Your vision statement should be bold but firmly rooted in the realm of reality. It should be possible, if not immediately so. In creating a vision statement, you’re presenting specific aspirations and pointing the way forward. This vision must be attainable, rather than an abstract fantasy no one takes seriously.

Create a vision: What to ask yourself.

In creating a vision statement, consider the following questions with your team:

  • Where would we like our company to be in five years? Or ten?

  • How can we do more of what we do well?

  • What is holding us back? What would our future look like without those problems?

  • What seeds of success have we planted, and how can we nourish them?

  • What areas of opportunity are we overlooking?

  • Where can we match or outdo our competitors?

Mission vs. vision: Important distinctions.

As you create or refine your mission and vision statements, it’s important to make a clear distinction between them. Confusing the two will detract from the value they provide.

One common mistake is confusing a specific vision of the company for a mission statement. These concepts are closely linked but not interchangeable. For example, “To become one of the highest-selling car dealerships in Los Angeles County” is not a mission, but a vision of what a car dealership can be. On the other hand, “To deliver a trustworthy car-buying experience by providing affordable, high-quality automobiles and unparalleled service” is an actual mission statement, capturing the business’s purpose. Crucially, by honoring its mission, this theoretical dealership could achieve its vision of sales success.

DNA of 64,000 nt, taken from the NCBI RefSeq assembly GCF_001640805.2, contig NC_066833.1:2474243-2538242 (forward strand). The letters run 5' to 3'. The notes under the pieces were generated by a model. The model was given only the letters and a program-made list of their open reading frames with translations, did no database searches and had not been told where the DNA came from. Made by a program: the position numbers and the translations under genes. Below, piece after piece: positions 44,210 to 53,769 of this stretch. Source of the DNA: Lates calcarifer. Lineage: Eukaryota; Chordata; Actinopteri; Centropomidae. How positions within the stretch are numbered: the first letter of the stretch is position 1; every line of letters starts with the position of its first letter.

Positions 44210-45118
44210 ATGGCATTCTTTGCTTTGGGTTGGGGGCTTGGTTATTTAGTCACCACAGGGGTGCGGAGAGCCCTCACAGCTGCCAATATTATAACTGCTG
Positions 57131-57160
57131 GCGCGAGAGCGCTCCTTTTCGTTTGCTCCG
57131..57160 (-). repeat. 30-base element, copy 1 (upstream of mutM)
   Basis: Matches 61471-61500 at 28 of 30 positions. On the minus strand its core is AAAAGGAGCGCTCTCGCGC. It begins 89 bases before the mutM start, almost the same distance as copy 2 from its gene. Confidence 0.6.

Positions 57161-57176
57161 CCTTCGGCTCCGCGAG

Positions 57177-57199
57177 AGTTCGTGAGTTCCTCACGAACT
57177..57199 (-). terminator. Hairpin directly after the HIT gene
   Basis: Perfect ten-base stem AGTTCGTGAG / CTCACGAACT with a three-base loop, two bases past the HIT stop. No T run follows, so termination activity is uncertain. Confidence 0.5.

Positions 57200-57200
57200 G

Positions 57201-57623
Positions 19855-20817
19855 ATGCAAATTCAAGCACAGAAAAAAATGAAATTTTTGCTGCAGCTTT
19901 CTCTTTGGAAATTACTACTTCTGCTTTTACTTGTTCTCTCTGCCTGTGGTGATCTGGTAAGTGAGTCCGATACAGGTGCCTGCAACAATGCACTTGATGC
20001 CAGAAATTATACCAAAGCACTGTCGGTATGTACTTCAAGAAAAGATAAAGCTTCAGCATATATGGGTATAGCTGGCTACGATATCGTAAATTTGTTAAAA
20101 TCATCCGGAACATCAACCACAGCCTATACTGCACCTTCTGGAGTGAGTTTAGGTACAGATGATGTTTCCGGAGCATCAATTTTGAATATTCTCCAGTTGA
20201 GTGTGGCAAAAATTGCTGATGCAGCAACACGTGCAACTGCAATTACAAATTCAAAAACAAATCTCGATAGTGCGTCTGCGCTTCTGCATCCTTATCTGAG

Set strategic goals.

With your mission statement and vision statements in hand, you’ll have a clear view of your company’s character and preferred future. So how do you get from your present circumstances (revealed by the SWOT analysis) to the vision you’ve created—while honoring your mission?

The key is creating strategic, well-formed goals. By translating your vision into specific metrics and milestones, you can create a practical path to change. Goal-setting is arguably the most important component of strategic planning, as it transforms abstract aspirations into specific actions your team can take.

Cascading goals.

In order to hit ambitious targets, your entire organization needs to be pulling in the same direction, with each individual contributing to a broader vision through their specific roles. Cascading goals is one way to help align your team’s efforts.

This term refers to translating a company’s overarching goals into smaller component objectives for specific departments and even smaller objectives for specific teams, with yet smaller objectives assigned to individuals. In this approach, each contributor delivers some piece of a larger plan, “cascading” from top-level goals. 

This is the meat and potatoes of strategic planning—identifying the cascading goals to help a company achieve its vision. When done successfully, cascading goals ensure alignment between an organization’s actions and its ambitions.